City police dialogue helped ease tensions after killing White officer on trial in black driver's death

THE BALTIMORE SUN

It had all the makings of an inflammatory event. A white police officer shoots a young black motorist during a traffic stop. An angry crowd gathers. A protest follows. Vandals write "Killer Cop Pagotto" on the officer's van.

Tensions ran high on the cold, wet Northeast Baltimore street the February night Sgt. Stephen R. Pagotto fatally wounded Preston E. Barnes, 22, with a single shot fired through a rear side window.

But the anger expressed by neighborhood residents and the victim's family -- who are closely following the manslaughter trial of Pagotto -- never grew into a full-blown community uproar over police conduct.

Police commanders, criminal justice experts and community leaders point to a number of reasons for that -- among them a quick indictment, improved community relations and departmental willingness to term the shooting "troubling" from the start.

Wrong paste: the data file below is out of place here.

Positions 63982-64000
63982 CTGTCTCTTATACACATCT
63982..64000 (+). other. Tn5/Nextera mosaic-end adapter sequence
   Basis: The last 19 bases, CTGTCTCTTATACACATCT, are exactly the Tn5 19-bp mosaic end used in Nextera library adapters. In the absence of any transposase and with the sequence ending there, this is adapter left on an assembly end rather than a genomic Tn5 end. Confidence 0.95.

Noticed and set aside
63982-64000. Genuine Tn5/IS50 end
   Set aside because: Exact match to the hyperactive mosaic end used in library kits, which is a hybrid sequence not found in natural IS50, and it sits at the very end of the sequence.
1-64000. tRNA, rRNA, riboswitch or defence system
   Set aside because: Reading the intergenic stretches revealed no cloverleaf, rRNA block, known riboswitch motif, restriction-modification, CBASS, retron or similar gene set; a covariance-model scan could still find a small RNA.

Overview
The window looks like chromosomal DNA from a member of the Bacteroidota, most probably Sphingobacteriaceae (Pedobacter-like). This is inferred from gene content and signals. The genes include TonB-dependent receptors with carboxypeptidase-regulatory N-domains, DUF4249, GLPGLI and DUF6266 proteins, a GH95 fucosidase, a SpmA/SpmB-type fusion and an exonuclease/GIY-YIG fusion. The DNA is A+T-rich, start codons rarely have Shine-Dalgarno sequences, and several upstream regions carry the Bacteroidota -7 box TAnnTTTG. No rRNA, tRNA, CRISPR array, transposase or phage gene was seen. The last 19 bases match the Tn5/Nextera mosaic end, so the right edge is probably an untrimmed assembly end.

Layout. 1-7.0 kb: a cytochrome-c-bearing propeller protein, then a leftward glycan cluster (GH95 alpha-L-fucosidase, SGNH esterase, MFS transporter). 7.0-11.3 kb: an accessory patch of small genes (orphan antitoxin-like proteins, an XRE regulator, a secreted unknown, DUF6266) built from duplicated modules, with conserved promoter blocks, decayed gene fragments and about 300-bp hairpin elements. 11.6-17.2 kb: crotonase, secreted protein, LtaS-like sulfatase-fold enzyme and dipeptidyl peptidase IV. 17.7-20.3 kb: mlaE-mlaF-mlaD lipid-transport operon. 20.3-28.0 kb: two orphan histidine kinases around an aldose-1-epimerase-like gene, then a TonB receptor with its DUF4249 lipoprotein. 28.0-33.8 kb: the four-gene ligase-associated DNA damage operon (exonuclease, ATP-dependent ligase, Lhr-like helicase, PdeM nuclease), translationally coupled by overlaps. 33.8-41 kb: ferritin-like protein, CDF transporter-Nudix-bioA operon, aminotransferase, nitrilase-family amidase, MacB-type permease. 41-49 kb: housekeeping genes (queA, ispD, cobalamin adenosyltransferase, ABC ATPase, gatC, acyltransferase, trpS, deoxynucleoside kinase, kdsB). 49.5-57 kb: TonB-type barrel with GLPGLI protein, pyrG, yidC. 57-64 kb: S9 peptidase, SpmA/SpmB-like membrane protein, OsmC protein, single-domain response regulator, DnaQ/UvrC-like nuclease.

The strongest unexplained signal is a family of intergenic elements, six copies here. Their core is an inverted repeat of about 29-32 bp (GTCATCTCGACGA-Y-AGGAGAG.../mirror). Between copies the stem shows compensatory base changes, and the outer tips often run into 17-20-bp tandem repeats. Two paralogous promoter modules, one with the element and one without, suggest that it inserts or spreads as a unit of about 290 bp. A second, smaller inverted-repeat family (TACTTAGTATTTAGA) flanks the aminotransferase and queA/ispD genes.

[Police] "were at least saying he did some things wrong and were not trying to cover up," said Rodney Orange, president of the Baltimore branch of the National Association for the Advancement of Colored People, which monitors all police shootings. "They are beginning to recognize that the public is watching."

Mark Washington, executive director of the neighborhood's community organization, said he enjoys a "fairly good" relationship with Maj. Bert L. Shirey, commander of the Northeastern District station. He said he met with Shirey after the shooting and was impressed that the commander "does not want to have any of his officers showing callous disregard for human life. He conveyed that in a sincere manner."

Police said they understood the need for sincere dialogue.

"We have to be able to look everyone in our city in the eye and speak honestly about our conduct," said Police Commissioner Thomas C. Frazier. "And that's exactly what we did."